Alex Matisse is not interested in repeating the past.
You can read that any way you want to: as a deliberate decision to make his own path in ceramics without leaning on his family lineage (yes, that Matisse); an eagerness to contribute to North Carolina’s long pottery tradition by leaving its traditional ways behind; and the courage to let go of old methods to make room for the new.
Either way, he’s looking forward—the mark of a good CEO. Because what Alex Matisse is making now is a business. When he founded East Fork Pottery with Connie Coady (now Matisse) in 2010, he could have called it “Alexander Matisse Pottery,” but he didn’t. Even then, he had an inkling that the pottery at the end of a dirt road would be bigger than his name. “I couldn’t have said this is what East Fork was going to look like,” Matisse says, “but I did have this feeling that I was going into the woods to find something.”
Cup an East Fork mug in your hands or compose a salad on one of their signature, exposed-rim plates and you will know: they found it. East Fork pottery is characterized by purity of form and function, a simplicity that seems it will live long beyond your table.
The forms are full, rounded, and smooth. Matisse calls this the “potter’s quality,” an understanding of form that comes from throwing pots by hand, as both he and East Fork’s third owner, John Vigeland, have spent years doing. This distinctive aesthetic has put East Fork in the national eye, featured in publications like Architectural Digest and Garden & Gun.
Today, Alex, Connie, and John find themselves at a literal threshold—that of a 14,500-square-foot warehouse in Asheville’s Biltmore Village that East Fork plans to renovate and make home. They’ve just completed their first equity round; there are stacks of dinnerware surrounding them, along with a major transition to new production methods, an online store that pretty much remains sold out, and a lovely retail home goods store in Asheville.
This is the second significant step toward growth East Fork has made. The first was a few years after Alex and Connie added John as potter and owner, when Alex and John decided to trade the romantic, traditional wood-fired kiln they had apprenticed with for a modern, gas-fired kiln. “This is like a Tesla sitting next to a Conestoga wagon,” Matisse explains. “It was a massive shift for us. But we wanted to speak to a larger community, to make work that was more relevant to our peers.” The gas-fired kiln allowed them to keep up with demand so the pottery could grow, just as the new facility and production methods will allow that growth to continue (at an avalanche-like pace, if things keep on as they have).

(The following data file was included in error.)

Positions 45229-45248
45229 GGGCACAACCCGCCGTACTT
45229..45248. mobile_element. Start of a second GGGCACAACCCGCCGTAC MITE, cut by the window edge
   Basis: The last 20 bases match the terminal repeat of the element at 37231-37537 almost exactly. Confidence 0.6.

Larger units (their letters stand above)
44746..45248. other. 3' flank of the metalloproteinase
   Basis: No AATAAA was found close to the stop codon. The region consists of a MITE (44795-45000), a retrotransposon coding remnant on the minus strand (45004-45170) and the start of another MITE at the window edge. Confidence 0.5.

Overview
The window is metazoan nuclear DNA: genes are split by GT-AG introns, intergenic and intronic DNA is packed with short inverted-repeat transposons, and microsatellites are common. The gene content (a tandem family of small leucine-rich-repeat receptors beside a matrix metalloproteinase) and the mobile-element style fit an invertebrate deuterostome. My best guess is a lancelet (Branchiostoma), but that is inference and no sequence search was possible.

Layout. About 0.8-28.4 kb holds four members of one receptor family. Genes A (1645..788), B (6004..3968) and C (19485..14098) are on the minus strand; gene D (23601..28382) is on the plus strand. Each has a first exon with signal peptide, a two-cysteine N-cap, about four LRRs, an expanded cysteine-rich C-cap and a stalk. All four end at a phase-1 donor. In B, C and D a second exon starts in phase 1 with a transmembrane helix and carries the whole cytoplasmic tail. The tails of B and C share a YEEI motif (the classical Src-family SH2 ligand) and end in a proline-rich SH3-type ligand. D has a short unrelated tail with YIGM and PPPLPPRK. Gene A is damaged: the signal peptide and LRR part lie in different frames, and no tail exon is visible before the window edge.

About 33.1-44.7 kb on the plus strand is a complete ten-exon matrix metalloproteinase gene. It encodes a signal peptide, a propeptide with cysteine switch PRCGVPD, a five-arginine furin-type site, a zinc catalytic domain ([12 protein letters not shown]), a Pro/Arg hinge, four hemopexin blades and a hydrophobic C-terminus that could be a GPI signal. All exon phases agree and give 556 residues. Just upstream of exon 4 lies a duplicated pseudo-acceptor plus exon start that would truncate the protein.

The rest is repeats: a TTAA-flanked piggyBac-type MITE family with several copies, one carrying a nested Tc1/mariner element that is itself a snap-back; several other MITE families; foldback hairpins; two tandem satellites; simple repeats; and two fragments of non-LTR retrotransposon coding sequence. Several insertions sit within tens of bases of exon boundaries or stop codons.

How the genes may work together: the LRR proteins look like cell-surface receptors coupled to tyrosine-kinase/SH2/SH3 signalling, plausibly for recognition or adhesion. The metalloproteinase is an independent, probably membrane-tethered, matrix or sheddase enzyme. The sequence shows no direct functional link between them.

Until a few months ago, every East Fork piece was hand-thrown, a remarkable feat for the tremendous amount of pottery the 6-person production team was creating. While the brand is now shifting some production to what Matisse calls “light industrial forming” methods, the process remains very labor intensive and hands-on. Each step, from design to molding to finishing, is informed by the human touch. The colorways—a core collection of earth tones and limited-edition seasonal hues—are shepherded by Connie, East Fork’s creative director, and have a rich, luminous depth.
When you look at the symmetrical stacks of pottery in pleasing, earthy neutrals lined up on blonde wood shelves at East Fork’s store in Asheville, it’s easy to forget that all this success comes from dirt. From the iron-rich clay that veins North Carolina, of course, but before that, the clay that seventh-grade Alex Matisse fell in love with during an afterschool art program. He grew up in the shadow of “capital A art,” which is perhaps an understatement: his family includes Henri Matisse, the legendary painter and collagist, Marcel Duchamp, and other figures in the art world. Clay was an escape for him. “I came down here out of New England, out of a family of artists to find my own voice. Maybe I needed subconsciously to run away to do that,” he says.
He chased the craft of clay and the beauty of utility, a journey that took him under the wing of some of North Carolina’s most revered potters, down a dirt road and through the smoke of a wood-fired kiln to this time and place: where the pottery he and Connie founded has blossomed far beyond the Matisse name. “I didn’t know it at the time, but what we really wanted to do was grow a business and grow a company,” Matisse says.
He is most proud of what they have made, what they are making: each day, the entire East Fork team gathers around the table to share lunch on the plates and bowls they have created with their own hands. It’s rewarding chaos. The pottery sells almost as soon as it’s on shelves; happy customers set dinner tables with East Fork; the youngest Matisse snoozes through creative meetings; and the clay, ever-present, moves and stretches with them. As they prepare to expand into the new location, Matisse wondered if he had a duty to do something with his wood-fired kiln. He called his mentors for advice, and they both told him the same thing: The past is the past. You don’t have to do what you’ve already done.
East Fork Pottery Showroom, 82 N Lexington Ave, Asheville, NC. (828) 575-2150, eastforkpottery.com